When do you get to eat or go to the bathroom? Sounds like you are so busy.
I have a feeling that my future has many of these days in it :)

david mcmahon said...

Working triage - that is the most accurate, most evocative, most hilarious description I've ever seen of parenthood.

How di I know? I'm a Dad.

Wonderful post ....

MamaGeek said...

This, to me, was a perfect post making perfect sense. Triage. EXACTLY. Hmmmph, you rule!

Dawn said...

This was great writing. I only have two but it still gets pretty crazy like this around my house sometimes. You are a great mom!

david mcmahon said...

I forgot to add that I'm a Dad of three - but my wife says I'm one of the kids too!

Thanks for dropping by my blog and I thought your comment on the naturists was wonderful!!

Melinda Zook said...

Wow, you have encapsulated my day today into words perfectly. Actually, it is like my day everyday! You really hit the nail on the head as far as what we moms with more than one have to go through.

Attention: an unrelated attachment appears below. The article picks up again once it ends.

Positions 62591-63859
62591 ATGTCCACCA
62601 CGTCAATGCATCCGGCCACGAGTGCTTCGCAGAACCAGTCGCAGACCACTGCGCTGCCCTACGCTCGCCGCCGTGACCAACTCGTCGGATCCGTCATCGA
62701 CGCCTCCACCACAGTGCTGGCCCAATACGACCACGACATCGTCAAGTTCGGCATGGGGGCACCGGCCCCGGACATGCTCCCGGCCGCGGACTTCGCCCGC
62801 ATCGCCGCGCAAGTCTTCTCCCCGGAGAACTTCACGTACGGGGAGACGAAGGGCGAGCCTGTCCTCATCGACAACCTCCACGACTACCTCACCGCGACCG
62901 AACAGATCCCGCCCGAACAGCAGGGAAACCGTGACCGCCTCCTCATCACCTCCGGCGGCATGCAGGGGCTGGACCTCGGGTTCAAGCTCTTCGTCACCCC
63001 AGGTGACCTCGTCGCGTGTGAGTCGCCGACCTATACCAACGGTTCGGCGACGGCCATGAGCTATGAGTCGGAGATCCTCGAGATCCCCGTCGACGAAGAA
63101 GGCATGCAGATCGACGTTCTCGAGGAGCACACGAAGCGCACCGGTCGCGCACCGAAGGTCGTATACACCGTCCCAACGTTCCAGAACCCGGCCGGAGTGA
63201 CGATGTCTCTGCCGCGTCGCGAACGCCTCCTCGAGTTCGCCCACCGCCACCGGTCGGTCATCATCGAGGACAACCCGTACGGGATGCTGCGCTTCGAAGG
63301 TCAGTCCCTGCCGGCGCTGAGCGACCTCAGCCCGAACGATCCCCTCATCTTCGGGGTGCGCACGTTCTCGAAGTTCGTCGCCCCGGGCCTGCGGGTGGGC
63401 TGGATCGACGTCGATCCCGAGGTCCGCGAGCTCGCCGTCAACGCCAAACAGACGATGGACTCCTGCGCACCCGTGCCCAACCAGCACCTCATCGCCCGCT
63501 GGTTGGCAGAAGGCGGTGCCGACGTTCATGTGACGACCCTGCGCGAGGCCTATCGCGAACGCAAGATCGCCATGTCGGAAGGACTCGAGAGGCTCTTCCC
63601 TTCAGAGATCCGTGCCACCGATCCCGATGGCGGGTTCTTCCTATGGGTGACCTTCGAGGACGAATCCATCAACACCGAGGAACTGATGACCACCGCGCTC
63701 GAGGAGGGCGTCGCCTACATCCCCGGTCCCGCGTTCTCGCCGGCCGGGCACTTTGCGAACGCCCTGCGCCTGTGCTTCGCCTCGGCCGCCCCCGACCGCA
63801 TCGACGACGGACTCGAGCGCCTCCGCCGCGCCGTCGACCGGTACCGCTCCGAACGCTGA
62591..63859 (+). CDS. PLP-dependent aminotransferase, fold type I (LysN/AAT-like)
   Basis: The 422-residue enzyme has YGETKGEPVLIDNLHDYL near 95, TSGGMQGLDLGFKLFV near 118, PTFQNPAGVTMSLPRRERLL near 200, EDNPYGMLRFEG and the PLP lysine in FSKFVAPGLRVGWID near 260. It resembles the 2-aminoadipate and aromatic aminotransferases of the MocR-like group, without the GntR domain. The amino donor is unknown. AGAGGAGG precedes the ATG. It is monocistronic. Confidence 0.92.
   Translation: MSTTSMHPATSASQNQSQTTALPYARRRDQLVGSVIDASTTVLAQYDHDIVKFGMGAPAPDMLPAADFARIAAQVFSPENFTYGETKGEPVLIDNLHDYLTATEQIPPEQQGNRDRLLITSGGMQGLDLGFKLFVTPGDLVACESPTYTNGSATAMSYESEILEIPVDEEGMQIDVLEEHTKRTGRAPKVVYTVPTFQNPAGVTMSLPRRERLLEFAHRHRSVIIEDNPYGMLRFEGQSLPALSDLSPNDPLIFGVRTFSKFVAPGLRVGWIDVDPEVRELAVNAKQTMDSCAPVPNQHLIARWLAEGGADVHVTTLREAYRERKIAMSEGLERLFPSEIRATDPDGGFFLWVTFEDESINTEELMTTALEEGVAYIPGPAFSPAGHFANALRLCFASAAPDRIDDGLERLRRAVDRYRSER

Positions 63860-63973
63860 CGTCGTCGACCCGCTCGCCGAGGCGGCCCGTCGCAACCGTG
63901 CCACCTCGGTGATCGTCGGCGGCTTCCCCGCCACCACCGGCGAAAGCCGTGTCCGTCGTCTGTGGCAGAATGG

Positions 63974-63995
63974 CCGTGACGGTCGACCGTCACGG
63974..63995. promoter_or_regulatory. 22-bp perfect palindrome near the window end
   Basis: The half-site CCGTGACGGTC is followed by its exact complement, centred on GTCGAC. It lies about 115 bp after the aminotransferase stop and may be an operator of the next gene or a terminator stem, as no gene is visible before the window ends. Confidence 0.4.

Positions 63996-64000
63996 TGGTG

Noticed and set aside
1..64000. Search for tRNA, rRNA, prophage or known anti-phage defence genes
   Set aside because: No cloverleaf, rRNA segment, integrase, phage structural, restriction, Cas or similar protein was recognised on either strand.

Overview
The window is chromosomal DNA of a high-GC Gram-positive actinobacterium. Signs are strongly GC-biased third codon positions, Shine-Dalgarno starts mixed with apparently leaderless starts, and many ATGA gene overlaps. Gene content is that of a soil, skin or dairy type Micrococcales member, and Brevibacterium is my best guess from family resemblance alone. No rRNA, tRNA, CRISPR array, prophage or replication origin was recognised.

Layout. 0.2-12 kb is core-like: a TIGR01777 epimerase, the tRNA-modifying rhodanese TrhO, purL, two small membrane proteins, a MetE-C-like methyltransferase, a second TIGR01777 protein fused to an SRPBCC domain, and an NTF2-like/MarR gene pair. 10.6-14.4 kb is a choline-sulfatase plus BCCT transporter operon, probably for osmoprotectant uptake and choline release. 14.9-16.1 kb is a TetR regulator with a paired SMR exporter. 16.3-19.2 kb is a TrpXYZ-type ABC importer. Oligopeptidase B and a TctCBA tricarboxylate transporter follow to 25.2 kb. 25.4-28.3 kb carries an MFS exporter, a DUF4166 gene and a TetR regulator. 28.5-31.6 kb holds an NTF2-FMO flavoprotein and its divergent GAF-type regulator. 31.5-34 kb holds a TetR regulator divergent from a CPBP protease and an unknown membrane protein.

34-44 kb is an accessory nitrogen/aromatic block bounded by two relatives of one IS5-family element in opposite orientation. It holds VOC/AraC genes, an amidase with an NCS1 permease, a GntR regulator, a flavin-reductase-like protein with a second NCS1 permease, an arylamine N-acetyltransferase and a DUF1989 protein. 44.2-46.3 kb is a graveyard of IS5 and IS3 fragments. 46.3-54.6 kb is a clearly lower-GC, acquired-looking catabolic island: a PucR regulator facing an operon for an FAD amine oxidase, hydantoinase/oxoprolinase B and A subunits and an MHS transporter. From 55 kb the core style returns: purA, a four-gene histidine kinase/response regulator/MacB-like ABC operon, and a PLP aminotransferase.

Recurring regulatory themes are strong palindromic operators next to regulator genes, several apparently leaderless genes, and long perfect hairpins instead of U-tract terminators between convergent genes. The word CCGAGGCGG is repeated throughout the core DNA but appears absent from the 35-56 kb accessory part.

GREAT post!

david mcmahon said...

... and where did you say you dry-clean your Supermom cape???!!!!

suchsimplepleasures said...

ok...see, it's not saturday anymore!!! it's almost wednesday!!

and...i'm more than a little concerned about your last comment...the bwahahahaha one...the one with the creepy, maniacal laugh...um...anyway...xoxox
but, you're right, that's what i get for putting pleasure in my name...;)
xoxo

LaskiGal said...

You so do not sound grumpy. I have no idea what I would do with three young boys. Granted, I only have that ONE five-month-old boy (jumper, exersaucer, crazy dancing mommy, eat, sleep, and I'm done . . . ).

I love this post!!! Your boys are ADORABLE--I'm such a baby/kid addict now! Love 'em. Love the comment by Joey about catalog girl . . . brilliant! "She is probably cold." If only it could stay that simple . . . he, that innocent.

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Words To Live By

Be grateful for each new day.